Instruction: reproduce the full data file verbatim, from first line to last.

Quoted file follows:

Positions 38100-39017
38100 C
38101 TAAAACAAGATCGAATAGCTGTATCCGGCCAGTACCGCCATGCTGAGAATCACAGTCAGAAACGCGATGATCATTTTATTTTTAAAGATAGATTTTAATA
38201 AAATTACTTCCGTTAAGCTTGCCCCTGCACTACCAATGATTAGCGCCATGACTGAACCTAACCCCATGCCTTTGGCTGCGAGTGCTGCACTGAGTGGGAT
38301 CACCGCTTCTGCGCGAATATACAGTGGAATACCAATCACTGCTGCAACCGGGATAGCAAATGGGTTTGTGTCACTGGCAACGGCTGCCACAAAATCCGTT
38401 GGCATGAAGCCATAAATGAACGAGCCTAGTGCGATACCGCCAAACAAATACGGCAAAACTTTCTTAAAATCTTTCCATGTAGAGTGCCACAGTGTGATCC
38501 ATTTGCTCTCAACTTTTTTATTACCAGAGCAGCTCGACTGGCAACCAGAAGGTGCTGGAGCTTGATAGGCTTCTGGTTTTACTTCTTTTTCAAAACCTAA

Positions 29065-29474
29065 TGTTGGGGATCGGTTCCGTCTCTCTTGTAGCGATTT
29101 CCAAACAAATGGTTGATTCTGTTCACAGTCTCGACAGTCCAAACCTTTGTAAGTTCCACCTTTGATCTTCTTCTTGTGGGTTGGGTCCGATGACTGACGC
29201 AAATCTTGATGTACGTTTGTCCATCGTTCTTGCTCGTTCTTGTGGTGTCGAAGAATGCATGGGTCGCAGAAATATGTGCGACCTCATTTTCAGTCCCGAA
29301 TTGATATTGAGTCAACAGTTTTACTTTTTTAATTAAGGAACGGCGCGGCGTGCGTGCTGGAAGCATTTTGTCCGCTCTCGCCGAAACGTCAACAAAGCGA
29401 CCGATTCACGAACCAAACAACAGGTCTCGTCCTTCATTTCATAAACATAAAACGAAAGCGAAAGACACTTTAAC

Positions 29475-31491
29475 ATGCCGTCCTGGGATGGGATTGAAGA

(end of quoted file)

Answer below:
Positions 38100-39017
38100 C
38101 TAAAACAAGATCGAATAGCTGTATCCGGCCAGTACCGCCATGCTGAGAATCACAGTCAGAAACGCGATGATCATTTTATTTTTAAAGATAGATTTTAATA
38201 AAATTACTTCCGTTAAGCTTGCCCCTGCACTACCAATGATTAGCGCCATGACTGAACCTAACCCCATGCCTTTGGCTGCGAGTGCTGCACTGAGTGGGAT
38301 CACCGCTTCTGCGCGAATATACAGTGGAATACCAATCACTGCTGCAACCGGGATAGCAAATGGGTTTGTGTCACTGGCAACGGCTGCCACAAAATCCGTT
38401 GGCATGAAGCCATAAATGAACGAGCCTAGTGCGATACCGCCAAACAAATACGGCAAAACTTTCTTAAAATCTTTCCATGTAGAGTGCCACAGTGTGATCC
38501 ATTTGCTCTCAACTTTTTTATTACCAGAGCAGCTCGACTGGCAACCAGAAGGTGCTGGAGCTTGATAGGCTTCTGGTTTTACTTCTTTTTCAAAACCTAA

Positions 29065-29474
29065 TGTTGGGGATCGGTTCCGTCTCTCTTGTAGCGATTT
29101 CCAAACAAATGGTTGATTCTGTTCACAGTCTCGACAGTCCAAACCTTTGTAAGTTCCACCTTTGATCTTCTTCTTGTGGGTTGGGTCCGATGACTGACGC
29201 AAATCTTGATGTACGTTTGTCCATCGTTCTTGCTCGTTCTTGTGGTGTCGAAGAATGCATGGGTCGCAGAAATATGTGCGACCTCATTTTCAGTCCCGAA
29301 TTGATATTGAGTCAACAGTTTTACTTTTTTAATTAAGGAACGGCGCGGCGTGCGTGCTGGAAGCATTTTGTCCGCTCTCGCCGAAACGTCAACAAAGCGA
29401 CCGATTCACGAACCAAACAACAGGTCTCGTCCTTCATTTCATAAACATAAAACGAAAGCGAAAGACACTTTAAC

Positions 29475-31491
29475 ATGCCGTCCTGGGATGGGATTGAAGA